Ding, ding, a ding,
Ding, ding, a ding...
It's time to get a Christmas tree! The family and I are headed to the woods tomorrow to pick out this year's tree. Well, actually, we're headed to the Christmas tree farm, but we will cut the tree ourselves and haul it home for decorating. If you like having a live tree and live near a tree farm (or have your own patch of woods,) I highly recommend the freshly cut tree.
It's a little harder to gauge freshness when you buy a tree from a tree lot, but it's not impossible. To get a better understanding of what to ask when buying a Christmas tree, I talked to Andrea Woroch, a consumer and money-saving expert for Kinoli Inc. Here are Woroch's tips on buying a live Christmas tree:
1. Ask where it came from. Some Christmas tree lots buy trucked-in trees before Thanksgiving, meaning they'll drop needles faster than airlines can raise their baggage fees. Weeks may have passed since those trees were originally cut, so always ask the vendor where and when they buy their trees.
2. Check for freshness. Is the tree green and healthy with a fragrant scent and moist, flexible needles? Does it have damaged bark or broken branches? When you bounce it lightly on the ground, does it shower you with needles?
3. Weigh it. A heavy tree — proportionate to its size — means it contains a higher water content, and is therefore fresh.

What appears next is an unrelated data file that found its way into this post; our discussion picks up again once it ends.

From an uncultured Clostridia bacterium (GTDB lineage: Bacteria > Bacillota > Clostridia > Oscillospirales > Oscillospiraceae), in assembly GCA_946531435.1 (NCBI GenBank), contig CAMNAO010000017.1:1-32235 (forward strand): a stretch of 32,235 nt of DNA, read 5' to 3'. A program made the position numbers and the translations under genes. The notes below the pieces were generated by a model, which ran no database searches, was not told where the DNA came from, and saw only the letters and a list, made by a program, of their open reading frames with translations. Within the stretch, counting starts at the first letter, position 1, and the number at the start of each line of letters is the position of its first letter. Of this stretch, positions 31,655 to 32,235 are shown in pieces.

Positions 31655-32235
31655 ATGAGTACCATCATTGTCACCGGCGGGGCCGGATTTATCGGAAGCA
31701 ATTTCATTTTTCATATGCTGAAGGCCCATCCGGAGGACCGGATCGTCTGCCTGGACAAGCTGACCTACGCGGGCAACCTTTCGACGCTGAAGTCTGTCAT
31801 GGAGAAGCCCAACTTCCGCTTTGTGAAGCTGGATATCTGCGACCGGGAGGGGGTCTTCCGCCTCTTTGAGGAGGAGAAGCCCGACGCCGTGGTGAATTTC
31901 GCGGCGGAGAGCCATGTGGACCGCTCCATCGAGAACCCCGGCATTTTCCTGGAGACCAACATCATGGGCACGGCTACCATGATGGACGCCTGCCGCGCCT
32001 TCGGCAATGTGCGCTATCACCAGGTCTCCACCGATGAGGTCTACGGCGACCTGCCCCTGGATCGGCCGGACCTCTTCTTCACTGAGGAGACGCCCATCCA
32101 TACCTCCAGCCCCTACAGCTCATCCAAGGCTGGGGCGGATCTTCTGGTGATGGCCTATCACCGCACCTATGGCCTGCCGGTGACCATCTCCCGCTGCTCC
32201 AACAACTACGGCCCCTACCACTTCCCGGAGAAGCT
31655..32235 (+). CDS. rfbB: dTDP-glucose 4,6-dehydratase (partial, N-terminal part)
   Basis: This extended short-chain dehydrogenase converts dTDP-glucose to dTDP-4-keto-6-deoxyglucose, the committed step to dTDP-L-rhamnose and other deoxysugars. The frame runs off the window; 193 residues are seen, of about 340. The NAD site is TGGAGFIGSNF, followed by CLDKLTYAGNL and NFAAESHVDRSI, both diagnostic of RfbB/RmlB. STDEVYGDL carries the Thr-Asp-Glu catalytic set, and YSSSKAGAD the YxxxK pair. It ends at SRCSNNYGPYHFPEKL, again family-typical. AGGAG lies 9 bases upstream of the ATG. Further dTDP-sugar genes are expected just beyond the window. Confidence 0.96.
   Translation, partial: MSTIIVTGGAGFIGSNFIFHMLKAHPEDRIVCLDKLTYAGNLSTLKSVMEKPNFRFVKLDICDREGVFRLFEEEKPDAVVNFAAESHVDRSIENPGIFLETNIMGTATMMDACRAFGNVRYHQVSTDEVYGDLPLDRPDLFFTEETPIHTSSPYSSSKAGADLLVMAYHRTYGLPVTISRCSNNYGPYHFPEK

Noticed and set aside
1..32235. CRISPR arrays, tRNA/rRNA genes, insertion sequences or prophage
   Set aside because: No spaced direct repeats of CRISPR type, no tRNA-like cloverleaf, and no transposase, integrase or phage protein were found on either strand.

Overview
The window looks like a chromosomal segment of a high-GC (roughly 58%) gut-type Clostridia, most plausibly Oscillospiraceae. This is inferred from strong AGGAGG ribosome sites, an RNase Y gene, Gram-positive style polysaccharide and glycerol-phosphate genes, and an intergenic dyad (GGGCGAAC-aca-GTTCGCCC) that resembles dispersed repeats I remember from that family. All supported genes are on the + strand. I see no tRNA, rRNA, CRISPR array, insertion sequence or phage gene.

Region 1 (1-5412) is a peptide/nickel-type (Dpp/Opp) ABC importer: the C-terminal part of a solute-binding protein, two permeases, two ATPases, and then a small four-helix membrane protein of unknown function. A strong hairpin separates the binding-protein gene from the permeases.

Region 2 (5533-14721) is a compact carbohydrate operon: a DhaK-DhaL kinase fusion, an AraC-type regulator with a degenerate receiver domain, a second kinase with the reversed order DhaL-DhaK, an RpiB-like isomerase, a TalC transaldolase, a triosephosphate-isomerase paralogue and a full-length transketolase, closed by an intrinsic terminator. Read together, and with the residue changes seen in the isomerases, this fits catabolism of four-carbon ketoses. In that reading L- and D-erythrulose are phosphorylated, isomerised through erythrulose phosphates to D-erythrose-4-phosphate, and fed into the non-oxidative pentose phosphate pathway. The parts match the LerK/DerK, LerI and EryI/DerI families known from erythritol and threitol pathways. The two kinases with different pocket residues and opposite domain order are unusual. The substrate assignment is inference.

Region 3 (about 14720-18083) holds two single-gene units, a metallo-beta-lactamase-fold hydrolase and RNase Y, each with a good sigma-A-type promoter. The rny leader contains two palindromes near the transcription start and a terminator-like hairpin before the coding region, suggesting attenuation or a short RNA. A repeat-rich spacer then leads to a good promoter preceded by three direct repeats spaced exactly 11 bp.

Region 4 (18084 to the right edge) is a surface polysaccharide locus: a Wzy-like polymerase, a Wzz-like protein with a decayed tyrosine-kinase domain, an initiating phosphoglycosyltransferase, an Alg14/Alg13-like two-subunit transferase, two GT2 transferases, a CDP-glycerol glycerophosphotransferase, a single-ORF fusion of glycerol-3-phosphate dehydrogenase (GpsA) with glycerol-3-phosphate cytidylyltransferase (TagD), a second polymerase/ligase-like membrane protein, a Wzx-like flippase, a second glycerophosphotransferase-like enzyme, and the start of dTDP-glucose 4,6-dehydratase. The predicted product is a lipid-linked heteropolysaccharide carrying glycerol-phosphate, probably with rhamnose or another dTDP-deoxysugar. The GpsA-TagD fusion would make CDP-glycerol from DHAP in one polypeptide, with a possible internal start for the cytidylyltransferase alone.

4. Buy locally grown. Is there an area farm that sells freshly cut trees? You'll still want to give them the bounce test, but just the fact they were cut on-site means the trees are fresher. Enter your ZIP code under "Find My Tree Now" on the National Christmas Tree Association's website to find your nearest provider.
5. Cut your own. It takes some effort and a good axe or saw, but there's a great deal of satisfaction in harvesting your own tree — from an approved location, of course. Finding just the right tree and tackling the job as part of a team also makes for a fun outing.
6. Buy online. You can buy anything online these days, even local trees. Companies like Christmas Trees Galore offer free shipping and you won't have to cart the tree home on top of your car. Check FreeShipping.org for delivery deals and while you're there, find free shipping offers on ornaments and other decorations.
7. Treat it tenderly. Keep the tree outside in a shaded, cool place for a couple days, preferably standing in water. Before bringing it indoors, cut half an inch or so off the butt end to open up its pores, much as you would with cut roses. Once inside, remember to keep the tree stand topped up with water each day. For more information about caring for your live tree, check out The Ohio University's Extension Fact Sheet.
Also on MNN: